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América Latina Portal Europeo
REDIAL Red Europea de Información y Documentación sobre América Latina
CEISAL Consejo Europeo de Investigaciones Sociales de América Latina
Revista Journal of Latin American Cultural Studies

Journal of Latin American Studies

Revista Journal of politics in Latin America (Internet)

Año: 2001 vol. 33 n. 1

Eaton, Kent Decentralisation, Democratisation and Liberalisation: The History of Revenue Sharing in Argentina, 1934–1999. [Trad. Descentralización, Democratización y Liberalización: La Historia de la Repartición del Ingreso en Argentina, 1934-1999] p. 1-28 América del Sur

This article critically evaluates hypotheses that attribute decentralisation in Latin America to democratisation and economic liberalisation. It examines these hypotheses in historical perspective by looking at the experience over time with revenue decentralisation and recentralisation in Argentina, one of Latin America's early decentralisers. Because neither the democratic election of subnational officials nor the pursuit of economic liberalisation is unique to the contemporary period in Argentina, the Argentine case represents an opportunity to gain analytical leverage on the theories emerging in the contemporary period. The paper presents qualified support for the argument that democratisation drives decentralisation and confounding evidence for the liberalisation hypothesis.

Levitsky, Steven An ‘Organised Disorganisation’: Informal Organisation and the Persistence of Local Party Structures in Argentine Peronism. [Trad. Una ‘Desorganización Organizada’: Organización Informal y Persistencia de las Estructuras del Partido Local en la Argentina Peronista ] p. 29-65 América del Sur

This article attempts to fill the void in research on the Justicialista Party (PJ) organisation. Challenging accounts of the contemporary PJ as a weak, personalistic organisation, it argues that the party maintains a powerful base-level infrastructure with deep roots in working- and lower-class society. This organisation has been understated by scholars because, unlike prototypical working class party structures, it is informal and highly decentralised. The PJ organisation consists of a range of informal networks – based on unions, clubs, NGOs and activists' homes that are largely unconnected to the party bureaucracy. These organisations provided the government of Carlos Menem with a range of benefits in the 1990s, particularly in the realm of local problem-solving and patronage distribution. Yet they also constrained the Menem leadership, limiting its capacity to impose candidates and strategies on lower-level party branches.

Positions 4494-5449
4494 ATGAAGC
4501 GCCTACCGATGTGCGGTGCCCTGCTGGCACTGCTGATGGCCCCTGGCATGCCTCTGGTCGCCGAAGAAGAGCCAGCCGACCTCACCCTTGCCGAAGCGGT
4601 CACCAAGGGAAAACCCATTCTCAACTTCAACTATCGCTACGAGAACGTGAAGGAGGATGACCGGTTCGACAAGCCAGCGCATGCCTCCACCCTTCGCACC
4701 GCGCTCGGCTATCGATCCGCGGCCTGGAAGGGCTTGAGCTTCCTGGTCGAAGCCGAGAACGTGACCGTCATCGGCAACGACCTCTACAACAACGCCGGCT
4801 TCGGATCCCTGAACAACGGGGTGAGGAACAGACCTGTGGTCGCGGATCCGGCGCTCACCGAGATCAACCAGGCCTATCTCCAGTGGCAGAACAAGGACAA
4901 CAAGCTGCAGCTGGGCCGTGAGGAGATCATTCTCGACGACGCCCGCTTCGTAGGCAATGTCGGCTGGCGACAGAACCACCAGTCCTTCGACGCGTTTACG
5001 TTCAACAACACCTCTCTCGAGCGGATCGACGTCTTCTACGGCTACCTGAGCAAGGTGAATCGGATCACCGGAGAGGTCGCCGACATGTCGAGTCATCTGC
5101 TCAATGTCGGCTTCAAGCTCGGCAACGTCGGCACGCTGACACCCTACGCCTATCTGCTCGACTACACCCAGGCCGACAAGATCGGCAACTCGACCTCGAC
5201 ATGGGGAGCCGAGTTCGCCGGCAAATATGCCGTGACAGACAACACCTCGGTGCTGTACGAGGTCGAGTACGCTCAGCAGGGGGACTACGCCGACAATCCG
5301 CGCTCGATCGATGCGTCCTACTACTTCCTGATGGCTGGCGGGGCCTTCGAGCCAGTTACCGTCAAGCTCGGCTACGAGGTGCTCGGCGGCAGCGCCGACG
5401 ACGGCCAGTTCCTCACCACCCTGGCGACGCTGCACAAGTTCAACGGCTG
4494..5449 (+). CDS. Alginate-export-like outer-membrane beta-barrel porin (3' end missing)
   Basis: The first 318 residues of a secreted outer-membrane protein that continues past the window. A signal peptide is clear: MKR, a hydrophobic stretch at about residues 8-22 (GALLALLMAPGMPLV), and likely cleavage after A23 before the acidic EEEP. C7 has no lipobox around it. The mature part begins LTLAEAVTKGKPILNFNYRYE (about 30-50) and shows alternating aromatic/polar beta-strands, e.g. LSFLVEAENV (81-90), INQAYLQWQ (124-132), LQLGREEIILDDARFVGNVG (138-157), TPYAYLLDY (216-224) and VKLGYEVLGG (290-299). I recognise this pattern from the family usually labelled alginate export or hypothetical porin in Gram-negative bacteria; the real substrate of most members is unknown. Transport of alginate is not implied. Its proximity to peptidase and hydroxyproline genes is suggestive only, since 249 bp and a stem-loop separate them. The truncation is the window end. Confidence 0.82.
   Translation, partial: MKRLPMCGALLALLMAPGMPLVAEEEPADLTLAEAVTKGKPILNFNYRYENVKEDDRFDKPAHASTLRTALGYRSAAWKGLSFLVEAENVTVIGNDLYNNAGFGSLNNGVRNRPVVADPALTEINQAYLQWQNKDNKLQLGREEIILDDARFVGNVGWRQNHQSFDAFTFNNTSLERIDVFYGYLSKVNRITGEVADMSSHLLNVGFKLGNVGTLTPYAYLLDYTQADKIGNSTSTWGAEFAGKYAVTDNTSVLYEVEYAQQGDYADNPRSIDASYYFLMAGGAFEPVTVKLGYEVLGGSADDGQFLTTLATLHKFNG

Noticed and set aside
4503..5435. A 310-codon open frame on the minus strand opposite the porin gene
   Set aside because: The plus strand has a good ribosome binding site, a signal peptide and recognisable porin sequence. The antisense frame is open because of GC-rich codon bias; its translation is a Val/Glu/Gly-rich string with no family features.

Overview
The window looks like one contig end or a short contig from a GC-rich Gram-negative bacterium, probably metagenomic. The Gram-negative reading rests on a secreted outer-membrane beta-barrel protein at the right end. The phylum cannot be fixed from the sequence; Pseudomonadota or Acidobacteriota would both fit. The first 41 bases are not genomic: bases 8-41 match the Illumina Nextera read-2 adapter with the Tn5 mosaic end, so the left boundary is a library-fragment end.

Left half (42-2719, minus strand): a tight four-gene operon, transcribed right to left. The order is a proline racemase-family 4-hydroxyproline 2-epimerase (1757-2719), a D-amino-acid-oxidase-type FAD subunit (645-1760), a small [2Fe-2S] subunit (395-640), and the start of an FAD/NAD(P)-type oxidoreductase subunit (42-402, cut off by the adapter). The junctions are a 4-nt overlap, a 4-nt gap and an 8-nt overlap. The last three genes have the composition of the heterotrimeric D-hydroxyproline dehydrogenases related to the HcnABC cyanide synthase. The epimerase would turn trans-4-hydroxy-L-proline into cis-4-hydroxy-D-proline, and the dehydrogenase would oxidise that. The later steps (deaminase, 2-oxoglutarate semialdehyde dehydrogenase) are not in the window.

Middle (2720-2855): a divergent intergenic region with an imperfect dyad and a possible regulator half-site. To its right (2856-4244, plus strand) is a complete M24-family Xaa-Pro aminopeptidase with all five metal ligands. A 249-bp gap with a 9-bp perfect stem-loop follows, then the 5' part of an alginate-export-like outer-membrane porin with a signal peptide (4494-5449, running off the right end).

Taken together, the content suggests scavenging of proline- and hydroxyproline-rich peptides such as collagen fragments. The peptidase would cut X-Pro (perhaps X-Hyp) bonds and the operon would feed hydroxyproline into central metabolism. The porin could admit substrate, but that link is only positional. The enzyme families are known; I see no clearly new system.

Llanos, Mariana Understanding Presidential Power in Argentina: a Study of the Policy of Privatisation in the 1990s. [Trad. Entendiendo el Poder Presidencial en Argentina: Un Estudio de la Política de Privatización en los Años Noventa] p. 67-99 América del Sur

This article focuses on the political and institutional process by which the privatisation policy was approved in Argentina during the 1990s. It concentrates mainly on the relationships that the President maintained with Congress and the political parties sitting in it. By looking through the lens of the privatisation case-study, the article aims to analyse the institutional capacity of Argentine democratic presidents to enact policy reforms. The article shows that the Presidency's constitutional resources in combination with the President's strong base of partisan support permitted the adoption of the innovative privatisation policy at an institutional level. However, the article also explains that the political and institutional resources of the Presidency were not invariable and permanent. Rather, the approval of the privatisation policy shows that policy-making processes involve a dialogue between President and Congress, an institutional interchange that can serve either to enhance or to constrain the powers of the President. By showing that congressional intervention should not be underestimated, this article claims that the Argentine presidential regime is better characterised as one of limited centralism than as an example of hyper-presidentialism. The first characterisation not only acknowledges the complexity of the institutional relations, but also the fact that, given a situation of presidential centralism, institutional relations are variable and, most importantly, contingent upon political conditions.